Church and Religion in the Songs of Innocence and Experience Essay

Church and Religion in the Songs of Innocence and Experience Essay

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Church and Religion in the Songs of Innocence and Experience

Throughout “Innocence” and “Experience,” many poems incorporate
religious views and imagery. Blake presents many contradicting views
on the Church and religion, the contrast being particularly clear
between “Innocence” and “Experience.”

Within the “Songs of Innocence” a child-like portrayal of Church and
religion is portrayed. Throughout “Innocence” there are many
references to “The Lamb” representing Jesus Christ who was the
Sacrificial Lamb, as shown in the poem “The Lamb.” Another common
image of religion used by Blake is that of religion as the Shepherd,
the Shepherd is “watchful” and ever watching over his sheep,
protecting them, Blake is showing religion as being ever-present and
constantly present. This is a very child-like and partial view of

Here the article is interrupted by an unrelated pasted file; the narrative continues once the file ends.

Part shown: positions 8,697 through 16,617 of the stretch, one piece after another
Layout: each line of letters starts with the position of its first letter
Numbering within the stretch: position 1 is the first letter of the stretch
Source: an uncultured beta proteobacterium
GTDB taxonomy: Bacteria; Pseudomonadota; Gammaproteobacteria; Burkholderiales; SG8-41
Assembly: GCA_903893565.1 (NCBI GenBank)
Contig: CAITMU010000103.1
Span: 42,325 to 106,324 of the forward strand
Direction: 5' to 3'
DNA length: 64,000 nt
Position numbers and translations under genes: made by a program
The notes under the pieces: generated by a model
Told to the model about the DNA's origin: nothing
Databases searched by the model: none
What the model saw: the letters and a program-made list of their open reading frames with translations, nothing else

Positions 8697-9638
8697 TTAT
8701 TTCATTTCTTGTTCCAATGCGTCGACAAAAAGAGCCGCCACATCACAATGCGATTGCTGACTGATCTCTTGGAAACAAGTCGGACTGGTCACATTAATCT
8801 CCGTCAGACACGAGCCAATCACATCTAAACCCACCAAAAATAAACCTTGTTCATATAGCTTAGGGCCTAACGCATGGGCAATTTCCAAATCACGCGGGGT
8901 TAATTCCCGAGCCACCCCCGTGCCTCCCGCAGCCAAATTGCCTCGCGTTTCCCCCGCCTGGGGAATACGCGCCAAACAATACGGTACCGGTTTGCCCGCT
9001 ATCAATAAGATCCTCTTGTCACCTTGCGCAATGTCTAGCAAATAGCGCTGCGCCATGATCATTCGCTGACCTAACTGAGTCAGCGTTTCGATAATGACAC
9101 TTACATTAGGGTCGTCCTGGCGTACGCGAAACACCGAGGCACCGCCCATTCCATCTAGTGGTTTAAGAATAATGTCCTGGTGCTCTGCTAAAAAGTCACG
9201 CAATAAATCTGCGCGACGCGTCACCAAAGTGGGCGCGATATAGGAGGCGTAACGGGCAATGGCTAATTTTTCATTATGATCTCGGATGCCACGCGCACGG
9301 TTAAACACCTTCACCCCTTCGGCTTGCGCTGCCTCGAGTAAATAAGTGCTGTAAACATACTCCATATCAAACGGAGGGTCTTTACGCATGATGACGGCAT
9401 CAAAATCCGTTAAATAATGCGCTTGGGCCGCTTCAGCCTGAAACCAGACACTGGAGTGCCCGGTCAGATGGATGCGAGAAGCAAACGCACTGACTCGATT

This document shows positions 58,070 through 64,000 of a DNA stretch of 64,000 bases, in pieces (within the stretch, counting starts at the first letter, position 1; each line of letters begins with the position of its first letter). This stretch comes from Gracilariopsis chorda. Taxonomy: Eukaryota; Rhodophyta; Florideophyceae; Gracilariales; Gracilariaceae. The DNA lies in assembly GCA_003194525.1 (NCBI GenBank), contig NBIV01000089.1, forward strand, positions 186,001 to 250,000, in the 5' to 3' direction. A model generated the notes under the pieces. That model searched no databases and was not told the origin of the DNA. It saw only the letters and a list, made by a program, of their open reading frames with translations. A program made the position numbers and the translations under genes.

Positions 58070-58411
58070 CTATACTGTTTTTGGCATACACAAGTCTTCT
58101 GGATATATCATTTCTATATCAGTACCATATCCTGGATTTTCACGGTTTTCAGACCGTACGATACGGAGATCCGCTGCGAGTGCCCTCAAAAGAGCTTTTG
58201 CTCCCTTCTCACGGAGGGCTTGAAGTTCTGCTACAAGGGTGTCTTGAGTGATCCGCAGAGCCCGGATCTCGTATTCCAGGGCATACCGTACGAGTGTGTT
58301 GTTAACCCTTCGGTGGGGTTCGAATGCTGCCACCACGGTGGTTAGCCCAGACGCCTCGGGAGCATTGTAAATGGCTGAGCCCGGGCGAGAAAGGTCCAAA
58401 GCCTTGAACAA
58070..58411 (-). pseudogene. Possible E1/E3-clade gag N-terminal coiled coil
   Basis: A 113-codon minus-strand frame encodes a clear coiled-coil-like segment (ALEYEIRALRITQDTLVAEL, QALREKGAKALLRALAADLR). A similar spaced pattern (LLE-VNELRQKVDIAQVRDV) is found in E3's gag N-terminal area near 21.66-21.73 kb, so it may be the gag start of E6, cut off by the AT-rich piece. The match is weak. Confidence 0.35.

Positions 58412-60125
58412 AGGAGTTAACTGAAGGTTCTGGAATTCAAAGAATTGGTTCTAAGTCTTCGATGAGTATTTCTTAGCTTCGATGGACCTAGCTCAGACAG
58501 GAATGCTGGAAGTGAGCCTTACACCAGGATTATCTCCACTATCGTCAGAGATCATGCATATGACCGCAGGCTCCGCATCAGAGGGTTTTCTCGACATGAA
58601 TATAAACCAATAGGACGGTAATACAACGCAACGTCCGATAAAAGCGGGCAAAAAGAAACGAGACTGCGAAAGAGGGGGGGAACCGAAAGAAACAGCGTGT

Christ. Religion is portrayed in a child like manner, as is Christ in
the poem “On Another’s Sorrow,” Christ is portrayed as “[giving] his
joy to all” as he is embodied both within an “infant small” and “men
of woe.” Also in “On Another’s Sorrow,” religion is seen as immanent,
as God “gives to us his joy.” A simple view is portrayed: one that God
is ever present and is there within everyone. Images of the Church and
religion are juxtaposed to images of joy, fun and laughter, showing
the simple view of religion portrayed. This view is extended in “The
Divine Image” in which the balanced structure continues the child-like
view of religion. The image that God is present within everyone is
also shown in “The Divine Image” is that God is ever-present within
everyone. In “The Chimney Sweeper,” religion is used to help the
chimney sweeps get through their arduous days, and the vision of
Christ helped h...


... middle of paper ...


...are shown as “walking around in
black gowns” and “binding briars with [his] joys and desires” thorns,
representing the Church and religion, were restricting his life, and
joy was prohibited. Within “The Human Abstract” religion is referred
to as the “dismal shade of mystery,” and the priests are the “ravens”
which have made “[their] nests in the thickest shade.” A negative
image of the Church is explored, as the Church is shading people from
the light.

The theme of religion is one central to both “The Songs of Innocence”
and the “Songs of Experience” as a result of this, Blake could be seen
as “primarily a religious poet.” Although the theme is ongoing, within
“Experience” many other themes are also explored, showing that Blake,
although concentrating primarily on religion, did explore other themes
relevant to everyday and the current state of living.

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